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A humorous verse consisting of two rhymed couplets in lines of irregular length, usually about a person whose name serves as one of the rhymes.

[After Edmund Clerihew Bentley (1875-1956), British writer.]


(Poetry) a form of comic or satiric verse, consisting of two couplets of metrically irregular lines, containing the name of a well-known person
[C20: named after Edmund Clerihew Bentley, who invented it]


(ˈklɛr əˌhyu)

a verse form in two couplets, usu. lampooning a person named in the first line.
[1925–30; after E. Clerihew Bentley (1875–1956), English writer, its inventor]
ThesaurusAntonymsRelated WordsSynonymsLegend:
Noun1.clerihew - a witty satiric verse containing two rhymed couplets and mentioning a famous person; "`The president is George W. Bush, Who is happy to sit on his tush, While sending his armies to fight, For anything he thinks is right' is a clerihew"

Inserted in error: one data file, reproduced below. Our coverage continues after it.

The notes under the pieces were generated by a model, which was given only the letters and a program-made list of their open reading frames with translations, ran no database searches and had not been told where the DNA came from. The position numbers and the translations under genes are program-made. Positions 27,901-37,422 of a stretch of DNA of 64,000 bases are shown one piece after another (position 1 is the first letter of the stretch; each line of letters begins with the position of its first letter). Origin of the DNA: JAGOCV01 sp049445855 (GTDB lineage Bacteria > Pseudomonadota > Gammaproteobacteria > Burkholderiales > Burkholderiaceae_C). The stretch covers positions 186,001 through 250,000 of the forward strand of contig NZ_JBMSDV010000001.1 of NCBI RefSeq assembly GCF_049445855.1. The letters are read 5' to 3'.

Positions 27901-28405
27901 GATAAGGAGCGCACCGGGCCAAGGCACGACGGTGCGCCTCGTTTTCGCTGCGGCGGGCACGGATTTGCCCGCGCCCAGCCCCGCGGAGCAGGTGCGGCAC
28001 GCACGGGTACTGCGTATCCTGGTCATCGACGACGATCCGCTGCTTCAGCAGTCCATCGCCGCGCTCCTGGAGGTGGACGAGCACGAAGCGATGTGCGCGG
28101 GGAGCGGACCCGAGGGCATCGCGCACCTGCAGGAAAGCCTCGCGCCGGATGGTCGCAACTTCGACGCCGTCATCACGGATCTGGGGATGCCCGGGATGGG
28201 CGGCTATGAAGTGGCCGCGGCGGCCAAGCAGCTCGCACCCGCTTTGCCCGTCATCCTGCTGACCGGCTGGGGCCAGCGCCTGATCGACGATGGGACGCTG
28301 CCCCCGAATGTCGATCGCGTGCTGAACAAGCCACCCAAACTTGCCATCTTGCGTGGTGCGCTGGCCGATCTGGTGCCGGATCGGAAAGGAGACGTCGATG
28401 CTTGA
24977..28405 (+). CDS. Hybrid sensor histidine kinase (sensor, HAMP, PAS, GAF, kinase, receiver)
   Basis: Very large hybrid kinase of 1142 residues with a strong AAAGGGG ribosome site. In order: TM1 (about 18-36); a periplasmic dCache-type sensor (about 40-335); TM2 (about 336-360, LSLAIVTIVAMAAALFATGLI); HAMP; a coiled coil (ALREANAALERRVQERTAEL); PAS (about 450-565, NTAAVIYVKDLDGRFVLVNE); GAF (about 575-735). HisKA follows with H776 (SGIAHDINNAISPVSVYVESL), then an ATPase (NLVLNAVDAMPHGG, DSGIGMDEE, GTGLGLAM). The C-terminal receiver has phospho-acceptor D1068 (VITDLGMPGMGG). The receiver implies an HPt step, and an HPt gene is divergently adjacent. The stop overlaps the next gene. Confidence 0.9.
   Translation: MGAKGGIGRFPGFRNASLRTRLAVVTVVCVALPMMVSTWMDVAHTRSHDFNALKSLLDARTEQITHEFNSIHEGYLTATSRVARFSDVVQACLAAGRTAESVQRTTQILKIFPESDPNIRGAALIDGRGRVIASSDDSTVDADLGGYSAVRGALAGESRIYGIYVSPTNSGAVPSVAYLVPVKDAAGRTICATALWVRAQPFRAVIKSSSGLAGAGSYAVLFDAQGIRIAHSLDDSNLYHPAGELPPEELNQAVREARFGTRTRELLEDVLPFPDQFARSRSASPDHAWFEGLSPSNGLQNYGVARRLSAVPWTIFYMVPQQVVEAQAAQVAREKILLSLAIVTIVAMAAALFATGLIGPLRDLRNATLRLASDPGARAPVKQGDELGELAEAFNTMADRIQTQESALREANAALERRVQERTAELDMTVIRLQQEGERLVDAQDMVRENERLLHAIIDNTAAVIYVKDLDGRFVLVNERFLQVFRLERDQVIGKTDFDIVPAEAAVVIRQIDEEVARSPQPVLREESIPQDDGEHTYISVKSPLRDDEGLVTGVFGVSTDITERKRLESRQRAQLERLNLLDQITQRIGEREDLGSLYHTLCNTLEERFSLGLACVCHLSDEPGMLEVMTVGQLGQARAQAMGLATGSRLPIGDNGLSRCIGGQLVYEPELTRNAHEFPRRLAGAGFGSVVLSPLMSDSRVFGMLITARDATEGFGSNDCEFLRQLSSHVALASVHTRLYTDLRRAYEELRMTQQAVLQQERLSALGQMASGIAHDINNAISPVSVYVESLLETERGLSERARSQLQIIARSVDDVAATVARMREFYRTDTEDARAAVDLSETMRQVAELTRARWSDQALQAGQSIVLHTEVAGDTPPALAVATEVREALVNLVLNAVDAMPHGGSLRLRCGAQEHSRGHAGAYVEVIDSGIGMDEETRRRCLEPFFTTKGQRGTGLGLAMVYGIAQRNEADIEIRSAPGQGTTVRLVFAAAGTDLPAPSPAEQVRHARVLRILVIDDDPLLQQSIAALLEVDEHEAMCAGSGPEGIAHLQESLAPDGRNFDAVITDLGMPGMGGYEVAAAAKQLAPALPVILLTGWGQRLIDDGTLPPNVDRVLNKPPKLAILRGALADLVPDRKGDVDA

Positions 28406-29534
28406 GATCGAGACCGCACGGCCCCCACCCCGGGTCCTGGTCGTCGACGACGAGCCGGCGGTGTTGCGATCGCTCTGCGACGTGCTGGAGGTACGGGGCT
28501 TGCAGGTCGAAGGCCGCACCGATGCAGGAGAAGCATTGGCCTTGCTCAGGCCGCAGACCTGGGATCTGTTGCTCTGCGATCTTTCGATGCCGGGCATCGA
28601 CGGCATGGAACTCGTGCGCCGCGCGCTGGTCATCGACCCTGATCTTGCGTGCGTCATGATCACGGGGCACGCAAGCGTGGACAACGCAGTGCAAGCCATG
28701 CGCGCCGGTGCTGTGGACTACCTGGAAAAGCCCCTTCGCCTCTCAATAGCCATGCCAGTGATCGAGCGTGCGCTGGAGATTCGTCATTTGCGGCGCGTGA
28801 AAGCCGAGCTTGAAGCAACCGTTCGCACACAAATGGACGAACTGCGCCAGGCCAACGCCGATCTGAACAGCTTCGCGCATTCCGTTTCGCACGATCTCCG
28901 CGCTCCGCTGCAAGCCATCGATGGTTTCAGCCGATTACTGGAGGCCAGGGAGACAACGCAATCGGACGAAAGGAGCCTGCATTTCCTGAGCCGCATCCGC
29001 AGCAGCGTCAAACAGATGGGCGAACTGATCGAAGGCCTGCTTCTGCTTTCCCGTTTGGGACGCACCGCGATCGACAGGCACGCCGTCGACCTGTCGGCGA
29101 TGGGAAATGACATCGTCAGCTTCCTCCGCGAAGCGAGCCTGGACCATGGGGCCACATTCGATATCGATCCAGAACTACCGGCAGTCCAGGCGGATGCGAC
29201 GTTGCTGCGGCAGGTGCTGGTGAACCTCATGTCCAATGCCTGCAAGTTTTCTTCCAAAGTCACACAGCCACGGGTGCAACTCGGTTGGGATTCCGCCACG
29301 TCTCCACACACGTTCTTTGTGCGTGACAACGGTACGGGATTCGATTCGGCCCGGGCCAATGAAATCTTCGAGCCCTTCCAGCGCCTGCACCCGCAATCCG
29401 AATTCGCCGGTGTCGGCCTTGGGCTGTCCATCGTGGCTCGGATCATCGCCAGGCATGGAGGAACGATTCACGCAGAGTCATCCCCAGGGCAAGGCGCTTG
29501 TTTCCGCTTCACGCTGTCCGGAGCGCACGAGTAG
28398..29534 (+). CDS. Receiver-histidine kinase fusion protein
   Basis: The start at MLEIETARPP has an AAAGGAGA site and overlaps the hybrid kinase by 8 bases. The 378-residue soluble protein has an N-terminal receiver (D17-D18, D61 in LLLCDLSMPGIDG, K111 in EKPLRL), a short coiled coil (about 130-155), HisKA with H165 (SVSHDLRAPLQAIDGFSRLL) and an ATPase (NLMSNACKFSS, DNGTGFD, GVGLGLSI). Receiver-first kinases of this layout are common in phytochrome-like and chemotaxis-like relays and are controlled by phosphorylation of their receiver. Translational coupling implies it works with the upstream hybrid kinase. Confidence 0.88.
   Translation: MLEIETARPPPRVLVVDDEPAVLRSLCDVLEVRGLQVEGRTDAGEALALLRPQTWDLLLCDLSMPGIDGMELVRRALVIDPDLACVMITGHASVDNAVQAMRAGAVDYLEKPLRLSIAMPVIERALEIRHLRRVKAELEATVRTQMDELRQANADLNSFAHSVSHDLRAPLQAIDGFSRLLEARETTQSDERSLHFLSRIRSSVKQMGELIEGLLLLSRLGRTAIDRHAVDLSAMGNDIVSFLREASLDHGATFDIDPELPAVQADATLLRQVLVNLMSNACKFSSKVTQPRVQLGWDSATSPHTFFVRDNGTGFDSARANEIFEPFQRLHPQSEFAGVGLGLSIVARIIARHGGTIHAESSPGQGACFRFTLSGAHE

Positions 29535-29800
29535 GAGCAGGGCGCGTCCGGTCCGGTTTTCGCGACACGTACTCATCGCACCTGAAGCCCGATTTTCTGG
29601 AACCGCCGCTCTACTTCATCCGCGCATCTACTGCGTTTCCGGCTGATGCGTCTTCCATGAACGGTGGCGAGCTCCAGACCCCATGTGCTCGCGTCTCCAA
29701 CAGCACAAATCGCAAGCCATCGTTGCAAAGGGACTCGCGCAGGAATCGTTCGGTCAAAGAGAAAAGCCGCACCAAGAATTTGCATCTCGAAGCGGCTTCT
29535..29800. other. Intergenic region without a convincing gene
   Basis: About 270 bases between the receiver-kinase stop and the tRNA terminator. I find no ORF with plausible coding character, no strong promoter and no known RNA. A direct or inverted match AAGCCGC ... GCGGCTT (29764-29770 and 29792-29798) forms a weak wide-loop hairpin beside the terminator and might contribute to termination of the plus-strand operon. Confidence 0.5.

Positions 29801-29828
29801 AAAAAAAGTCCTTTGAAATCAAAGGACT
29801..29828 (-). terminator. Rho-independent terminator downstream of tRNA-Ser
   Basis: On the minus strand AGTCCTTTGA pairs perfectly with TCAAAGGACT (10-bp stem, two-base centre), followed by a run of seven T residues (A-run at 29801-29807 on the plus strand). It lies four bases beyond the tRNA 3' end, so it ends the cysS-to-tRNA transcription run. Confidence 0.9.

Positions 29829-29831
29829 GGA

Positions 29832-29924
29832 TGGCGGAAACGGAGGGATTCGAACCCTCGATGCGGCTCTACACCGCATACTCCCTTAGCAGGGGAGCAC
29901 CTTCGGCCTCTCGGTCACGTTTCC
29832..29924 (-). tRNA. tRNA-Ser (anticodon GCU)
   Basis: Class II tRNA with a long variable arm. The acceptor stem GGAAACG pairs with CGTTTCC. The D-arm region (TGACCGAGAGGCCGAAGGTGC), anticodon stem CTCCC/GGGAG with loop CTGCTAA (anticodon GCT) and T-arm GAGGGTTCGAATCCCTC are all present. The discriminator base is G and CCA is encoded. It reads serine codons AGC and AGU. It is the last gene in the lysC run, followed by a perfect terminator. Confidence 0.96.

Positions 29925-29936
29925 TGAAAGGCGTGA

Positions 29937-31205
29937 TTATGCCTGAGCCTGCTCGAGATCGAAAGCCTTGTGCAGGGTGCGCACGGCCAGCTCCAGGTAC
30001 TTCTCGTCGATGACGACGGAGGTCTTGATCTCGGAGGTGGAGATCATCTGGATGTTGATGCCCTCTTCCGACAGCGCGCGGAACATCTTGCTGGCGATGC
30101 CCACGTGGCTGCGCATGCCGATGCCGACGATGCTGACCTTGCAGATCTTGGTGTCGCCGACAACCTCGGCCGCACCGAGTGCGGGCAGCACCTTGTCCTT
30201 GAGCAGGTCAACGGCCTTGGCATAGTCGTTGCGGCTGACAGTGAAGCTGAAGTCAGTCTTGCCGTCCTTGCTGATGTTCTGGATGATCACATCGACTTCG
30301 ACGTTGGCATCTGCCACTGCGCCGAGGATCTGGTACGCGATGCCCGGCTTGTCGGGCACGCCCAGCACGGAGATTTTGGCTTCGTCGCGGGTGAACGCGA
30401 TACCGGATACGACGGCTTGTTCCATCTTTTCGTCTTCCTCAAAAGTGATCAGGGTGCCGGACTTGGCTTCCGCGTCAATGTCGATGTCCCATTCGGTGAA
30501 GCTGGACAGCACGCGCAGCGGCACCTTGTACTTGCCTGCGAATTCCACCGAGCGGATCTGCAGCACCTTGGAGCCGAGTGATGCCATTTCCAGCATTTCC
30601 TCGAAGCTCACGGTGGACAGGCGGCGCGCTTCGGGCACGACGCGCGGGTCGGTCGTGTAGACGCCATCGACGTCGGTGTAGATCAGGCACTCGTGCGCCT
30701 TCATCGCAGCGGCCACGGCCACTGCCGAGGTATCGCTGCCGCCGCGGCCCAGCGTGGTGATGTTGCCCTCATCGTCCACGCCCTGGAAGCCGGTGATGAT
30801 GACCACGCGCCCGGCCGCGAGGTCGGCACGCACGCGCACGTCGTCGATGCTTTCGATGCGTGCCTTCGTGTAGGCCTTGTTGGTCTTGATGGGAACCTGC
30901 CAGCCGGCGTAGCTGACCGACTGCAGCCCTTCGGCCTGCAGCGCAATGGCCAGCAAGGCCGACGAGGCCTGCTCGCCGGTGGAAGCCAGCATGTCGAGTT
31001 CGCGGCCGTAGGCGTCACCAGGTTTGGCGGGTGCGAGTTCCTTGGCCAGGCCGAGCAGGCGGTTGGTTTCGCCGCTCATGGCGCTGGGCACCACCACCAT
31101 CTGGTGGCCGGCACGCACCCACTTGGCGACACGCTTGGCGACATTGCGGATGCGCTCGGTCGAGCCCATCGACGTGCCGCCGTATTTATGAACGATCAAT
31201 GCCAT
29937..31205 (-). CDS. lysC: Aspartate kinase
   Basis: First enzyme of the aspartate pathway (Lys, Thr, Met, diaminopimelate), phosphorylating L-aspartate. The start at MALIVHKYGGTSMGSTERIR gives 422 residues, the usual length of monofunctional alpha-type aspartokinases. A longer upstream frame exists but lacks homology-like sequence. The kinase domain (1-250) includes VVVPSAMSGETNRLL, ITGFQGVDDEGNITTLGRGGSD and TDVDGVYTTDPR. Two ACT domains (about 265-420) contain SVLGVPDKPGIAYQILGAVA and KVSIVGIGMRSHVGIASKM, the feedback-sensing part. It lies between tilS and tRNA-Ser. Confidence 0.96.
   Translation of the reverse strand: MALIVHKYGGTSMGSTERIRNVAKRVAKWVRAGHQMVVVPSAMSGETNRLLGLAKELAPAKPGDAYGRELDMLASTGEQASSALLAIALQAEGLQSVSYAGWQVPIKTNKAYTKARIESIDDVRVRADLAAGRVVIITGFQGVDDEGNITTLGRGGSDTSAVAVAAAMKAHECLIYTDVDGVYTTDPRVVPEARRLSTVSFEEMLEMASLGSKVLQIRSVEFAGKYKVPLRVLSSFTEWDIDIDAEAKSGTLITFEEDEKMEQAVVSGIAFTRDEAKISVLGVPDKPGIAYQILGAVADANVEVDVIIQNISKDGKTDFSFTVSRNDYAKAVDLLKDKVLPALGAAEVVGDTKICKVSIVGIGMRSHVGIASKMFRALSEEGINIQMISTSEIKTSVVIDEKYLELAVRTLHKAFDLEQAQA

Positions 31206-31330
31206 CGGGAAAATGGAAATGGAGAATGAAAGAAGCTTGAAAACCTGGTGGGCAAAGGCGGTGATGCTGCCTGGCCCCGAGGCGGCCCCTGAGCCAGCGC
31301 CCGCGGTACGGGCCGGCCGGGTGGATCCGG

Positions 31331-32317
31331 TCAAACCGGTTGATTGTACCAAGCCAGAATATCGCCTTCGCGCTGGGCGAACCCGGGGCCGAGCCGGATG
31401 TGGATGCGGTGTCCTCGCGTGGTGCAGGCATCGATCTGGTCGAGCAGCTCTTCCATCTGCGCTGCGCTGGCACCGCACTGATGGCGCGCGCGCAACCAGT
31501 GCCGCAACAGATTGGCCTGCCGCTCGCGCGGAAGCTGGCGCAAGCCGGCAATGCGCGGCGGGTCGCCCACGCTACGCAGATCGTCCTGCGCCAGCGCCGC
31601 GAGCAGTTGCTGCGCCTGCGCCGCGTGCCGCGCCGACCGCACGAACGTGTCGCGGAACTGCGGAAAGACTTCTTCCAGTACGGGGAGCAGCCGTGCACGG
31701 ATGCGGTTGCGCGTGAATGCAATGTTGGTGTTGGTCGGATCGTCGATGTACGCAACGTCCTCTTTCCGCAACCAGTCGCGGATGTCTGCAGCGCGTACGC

rhyme, verse - a piece of poetry


nClerihew nt, → witziger Vierzeiler
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References in periodicals archive ?
Research on reading comprehension has demonstrated that pictures help to increase comprehension (Townsend & Clarihew, 1989); help the reader build mental models of the relationships described in the text (Glenberg & Langston, 1992); and enable readers to extract and retain information that they do not ordinarily encode well enough to recall (Waddill & McDaniel, 1992).
Clarihew, "Facilitating Children's Comprehension through the Use of Advance Organizers," Journal of Reading Behavior 21, no.